Re:Imagining Musicals at the V&A celebrates the fantastical, famous and forgotten

Weave your way round the new exhibition Re:Imagining Musicals at the V&A in London, and you light on a fascinating contrast. Among the 100 objects on display are costumes, props, posters and a kaleidoscopic video of the 30 stage musicals recorded by the museum’s archival department. But sharp-eyed observers will notice at the end a tiny inset panel showing a solitary guy listening to old LPs on his gramophone. Among the album covers I spotted was Valmouth: a 1958 Sandy Wilson musical that has a dedicated cult following.

This is a vivid reminder that while musicals have a mass-market appeal they also attract obsessives who can tell you which numbers were cut from the 1964 staging of Sondheim’s Anyone Can Whistle. What is good about this exhibition is that it is likely to attract both audiences: those for whom the musical is the ultimate form of showbiz escape and collectors of theatrical arcana. The two categories are not mutually exclusive and I confess that, at different times, I could have signed up to either group.

A headpiece for Danny La Rue as Dolly Levi at Re:Imagining Musicals.
A headpiece for Danny La Rue as Dolly Levi at Re:Imagining Musicals. Photograph: Kirsty O’Connor/PA

The former will find plenty to relish in the exhibition which is broadly divided into three sections: musicals inspired by literature and film, those that take history as their starting-point and those that stem from real people’s lives. As the exhibition’s curator Simon Sladen points out, everything is covered “from the First Folio to Frozen” but I suspect many people will be drawn initially to the costumes on display: here is the beaded Cecil Beaton gown worn by Julie Andrews in My Fair Lady, the diamond-studded outfit sported by Satine in Moulin Rouge! The Musical and even a feathered headpiece that adorned the capacious bonce of Danny La Rue when he played the lead in Hello Dolly!

But the geek in me was intrigued by shows represented of which I have little or no recollection. If I did see a 1977 Leslie Bricusse musical, Kings and Clowns, about the private life of Henry VIII, it has been banished from my memory. The same goes for Abbacadabra, a 1983 Christmas show at the Lyric Hammersmith produced by Cameron Mackintosh and starring Elaine Paige, that deployed Abba hit songs long before Mamma Mia! But I know for sure I never saw – nor did many others – a 1977 musical called Nefertiti which died on the road in Chicago without ever getting to Broadway.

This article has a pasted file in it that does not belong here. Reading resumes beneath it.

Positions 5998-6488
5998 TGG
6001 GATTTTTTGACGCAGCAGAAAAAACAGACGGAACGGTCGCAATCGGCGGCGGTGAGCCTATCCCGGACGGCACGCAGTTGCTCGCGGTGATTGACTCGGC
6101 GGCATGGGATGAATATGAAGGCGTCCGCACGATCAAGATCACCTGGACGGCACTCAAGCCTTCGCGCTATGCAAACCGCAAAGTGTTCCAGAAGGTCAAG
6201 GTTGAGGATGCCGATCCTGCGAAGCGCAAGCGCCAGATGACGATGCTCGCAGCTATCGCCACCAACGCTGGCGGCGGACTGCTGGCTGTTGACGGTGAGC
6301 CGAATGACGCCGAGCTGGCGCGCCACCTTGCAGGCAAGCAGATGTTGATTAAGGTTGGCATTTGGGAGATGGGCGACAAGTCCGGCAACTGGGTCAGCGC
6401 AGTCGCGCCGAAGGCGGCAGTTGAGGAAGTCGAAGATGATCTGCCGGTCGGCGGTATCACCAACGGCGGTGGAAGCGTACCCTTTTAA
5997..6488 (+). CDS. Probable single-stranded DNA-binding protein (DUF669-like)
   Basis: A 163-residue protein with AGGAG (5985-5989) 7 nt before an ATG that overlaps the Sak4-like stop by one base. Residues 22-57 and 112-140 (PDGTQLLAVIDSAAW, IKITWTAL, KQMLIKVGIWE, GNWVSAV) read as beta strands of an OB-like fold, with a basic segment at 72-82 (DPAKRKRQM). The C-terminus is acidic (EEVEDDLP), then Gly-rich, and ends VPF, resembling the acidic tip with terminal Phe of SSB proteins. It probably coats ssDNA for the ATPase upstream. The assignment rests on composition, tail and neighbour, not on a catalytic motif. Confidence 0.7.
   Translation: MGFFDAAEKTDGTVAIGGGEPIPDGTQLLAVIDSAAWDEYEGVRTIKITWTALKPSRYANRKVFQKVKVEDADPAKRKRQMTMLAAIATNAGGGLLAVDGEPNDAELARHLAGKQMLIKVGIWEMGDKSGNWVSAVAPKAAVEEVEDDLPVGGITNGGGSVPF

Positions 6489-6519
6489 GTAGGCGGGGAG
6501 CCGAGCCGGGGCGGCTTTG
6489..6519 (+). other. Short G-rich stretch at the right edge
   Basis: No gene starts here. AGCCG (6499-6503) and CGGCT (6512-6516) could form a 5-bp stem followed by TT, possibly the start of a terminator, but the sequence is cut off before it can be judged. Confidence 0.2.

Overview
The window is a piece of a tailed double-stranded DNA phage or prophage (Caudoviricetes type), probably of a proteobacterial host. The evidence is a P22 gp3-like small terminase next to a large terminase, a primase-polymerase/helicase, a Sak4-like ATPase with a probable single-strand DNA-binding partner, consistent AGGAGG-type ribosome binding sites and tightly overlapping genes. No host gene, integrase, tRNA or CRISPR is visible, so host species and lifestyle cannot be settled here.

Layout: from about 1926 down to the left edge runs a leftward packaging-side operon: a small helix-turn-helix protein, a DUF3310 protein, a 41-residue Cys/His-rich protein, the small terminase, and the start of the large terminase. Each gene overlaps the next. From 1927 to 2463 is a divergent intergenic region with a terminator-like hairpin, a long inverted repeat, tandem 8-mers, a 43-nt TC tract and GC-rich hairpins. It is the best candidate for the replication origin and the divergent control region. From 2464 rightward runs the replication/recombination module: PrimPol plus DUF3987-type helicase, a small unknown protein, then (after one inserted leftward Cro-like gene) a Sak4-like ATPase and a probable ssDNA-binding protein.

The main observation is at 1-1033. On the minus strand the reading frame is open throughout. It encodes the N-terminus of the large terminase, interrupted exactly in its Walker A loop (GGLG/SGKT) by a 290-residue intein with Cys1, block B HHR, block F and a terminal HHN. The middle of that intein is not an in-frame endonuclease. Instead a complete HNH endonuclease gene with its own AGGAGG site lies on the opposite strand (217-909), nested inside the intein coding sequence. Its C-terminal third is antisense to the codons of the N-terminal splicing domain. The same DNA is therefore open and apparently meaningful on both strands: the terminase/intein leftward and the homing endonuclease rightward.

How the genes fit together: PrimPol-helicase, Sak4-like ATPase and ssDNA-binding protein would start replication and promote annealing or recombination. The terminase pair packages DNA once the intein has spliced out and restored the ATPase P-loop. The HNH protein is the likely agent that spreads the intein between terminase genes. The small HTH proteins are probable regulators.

Wandering round the exhibition brought on a fit of list-making. Someone clearly once thought a musical about a 14th-century BC Egyptian queen would be a good subject for a musical but what about all the other ill-fated choices? Top of my list would be The Lieutenant which was a 1975 Broadway musical about the massacre of civilians at My Lai in Vietnam in 1968: unsurprisingly it closed after nine performances. Then again in London in 1971 there was a musical, with lyrics by Don Black, called Maybe That’s Your Problem which dealt with premature ejaculation: as Michael Coveney pointed out, it came off quickly. In my early years as a critic, I saw musicals about Bernadette of Lourdes and Thomas Becket and Henry II that made the mind boggle and an adaptation of Tom Brown’s Schooldays that inexplicably featured a flamenco display by a band of Warwickshire dancers.

Detail of a costume from Everybody’s Talking About Jamie.
Detail of a costume from Everybody’s Talking About Jamie. Photograph: Kirsty O’Connor/PA

But the exhibition also made me think about musicals I would like to see again. My first choice would be a 1956 Frank Loesser musical, The Most Happy Fella, which bursts with great tunes: I’ve mentioned this to several producers who all agree about the score but say that the book, which deals with a California wine grower and a mail order bride, would have to be rewritten. If presented as a 1950s period piece, I still think it could work.

Another neglected show from the late 50s is Make Me An Offer which started its life at Stratford East and then moved, under Joan Littlewood’s direction, to the West End. With music and lyrics by Monty Norman and David Heneker and a book by Wolf Mankowitz, it was about the aspirations of a humble antiques dealer. To this day, I can still recall Daniel Massey poignantly singing “I want a lock-up in the Portobello road”, a young Sheila Hancock stopping the show with a number called Isn’t It Romantic and a sweating Roy Kinnear turning to the audience and moaning: “Ten years in rep and here I am humping furniture around for Joan Littlewood.”

The musical, I realise, has moved on. This is the age of Hamilton, Wicked and Everybody’s Talking About Jamie. While all these are acknowledged at the V&A, the exhibition gives one a licence to dream. In fact, I can easily identify with that grizzled oldster glimpsed at the very end inhabiting his own world of musical fantasy.